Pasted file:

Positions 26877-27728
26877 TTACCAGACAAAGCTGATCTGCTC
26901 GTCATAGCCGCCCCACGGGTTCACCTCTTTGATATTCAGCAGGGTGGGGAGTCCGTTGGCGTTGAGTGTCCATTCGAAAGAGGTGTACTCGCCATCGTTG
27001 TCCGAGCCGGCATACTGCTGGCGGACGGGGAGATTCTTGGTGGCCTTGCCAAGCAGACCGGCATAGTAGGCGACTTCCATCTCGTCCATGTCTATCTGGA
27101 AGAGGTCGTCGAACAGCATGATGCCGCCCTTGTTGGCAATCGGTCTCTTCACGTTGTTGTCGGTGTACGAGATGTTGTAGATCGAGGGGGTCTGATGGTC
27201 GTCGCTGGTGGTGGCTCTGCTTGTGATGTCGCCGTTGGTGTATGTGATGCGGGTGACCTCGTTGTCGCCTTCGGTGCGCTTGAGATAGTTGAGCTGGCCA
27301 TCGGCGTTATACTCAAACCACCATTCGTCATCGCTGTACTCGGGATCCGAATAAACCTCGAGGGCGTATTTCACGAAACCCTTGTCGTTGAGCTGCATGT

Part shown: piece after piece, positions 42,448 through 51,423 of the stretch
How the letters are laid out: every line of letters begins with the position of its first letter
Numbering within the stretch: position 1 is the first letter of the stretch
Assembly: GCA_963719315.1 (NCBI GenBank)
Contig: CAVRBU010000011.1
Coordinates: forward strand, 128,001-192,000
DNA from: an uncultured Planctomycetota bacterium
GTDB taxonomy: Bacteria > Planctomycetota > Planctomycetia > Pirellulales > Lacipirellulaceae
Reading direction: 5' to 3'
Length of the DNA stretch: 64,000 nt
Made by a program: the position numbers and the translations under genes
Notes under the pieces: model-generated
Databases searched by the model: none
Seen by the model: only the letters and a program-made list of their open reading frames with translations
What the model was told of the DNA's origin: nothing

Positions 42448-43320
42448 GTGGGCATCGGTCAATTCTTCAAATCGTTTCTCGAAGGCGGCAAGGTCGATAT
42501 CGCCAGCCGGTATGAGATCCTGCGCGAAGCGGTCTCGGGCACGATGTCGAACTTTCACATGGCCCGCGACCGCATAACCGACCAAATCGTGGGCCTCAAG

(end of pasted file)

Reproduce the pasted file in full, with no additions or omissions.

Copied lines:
Positions 26877-27728
26877 TTACCAGACAAAGCTGATCTGCTC
26901 GTCATAGCCGCCCCACGGGTTCACCTCTTTGATATTCAGCAGGGTGGGGAGTCCGTTGGCGTTGAGTGTCCATTCGAAAGAGGTGTACTCGCCATCGTTG
27001 TCCGAGCCGGCATACTGCTGGCGGACGGGGAGATTCTTGGTGGCCTTGCCAAGCAGACCGGCATAGTAGGCGACTTCCATCTCGTCCATGTCTATCTGGA
27101 AGAGGTCGTCGAACAGCATGATGCCGCCCTTGTTGGCAATCGGTCTCTTCACGTTGTTGTCGGTGTACGAGATGTTGTAGATCGAGGGGGTCTGATGGTC
27201 GTCGCTGGTGGTGGCTCTGCTTGTGATGTCGCCGTTGGTGTATGTGATGCGGGTGACCTCGTTGTCGCCTTCGGTGCGCTTGAGATAGTTGAGCTGGCCA
27301 TCGGCGTTATACTCAAACCACCATTCGTCATCGCTGTACTCGGGATCCGAATAAACCTCGAGGGCGTATTTCACGAAACCCTTGTCGTTGAGCTGCATGT

Part shown: piece after piece, positions 42,448 through 51,423 of the stretch
How the letters are laid out: every line of letters begins with the position of its first letter
Numbering within the stretch: position 1 is the first letter of the stretch
Assembly: GCA_963719315.1 (NCBI GenBank)
Contig: CAVRBU010000011.1
Coordinates: forward strand, 128,001-192,000
DNA from: an uncultured Planctomycetota bacterium
GTDB taxonomy: Bacteria > Planctomycetota > Planctomycetia > Pirellulales > Lacipirellulaceae
Reading direction: 5' to 3'
Length of the DNA stretch: 64,000 nt
Made by a program: the position numbers and the translations under genes
Notes under the pieces: model-generated
Databases searched by the model: none
Seen by the model: only the letters and a program-made list of their open reading frames with translations
What the model was told of the DNA's origin: nothing

Positions 42448-43320
42448 GTGGGCATCGGTCAATTCTTCAAATCGTTTCTCGAAGGCGGCAAGGTCGATAT
42501 CGCCAGCCGGTATGAGATCCTGCGCGAAGCGGTCTCGGGCACGATGTCGAACTTTCACATGGCCCGCGACCGCATAACCGACCAAATCGTGGGCCTCAAG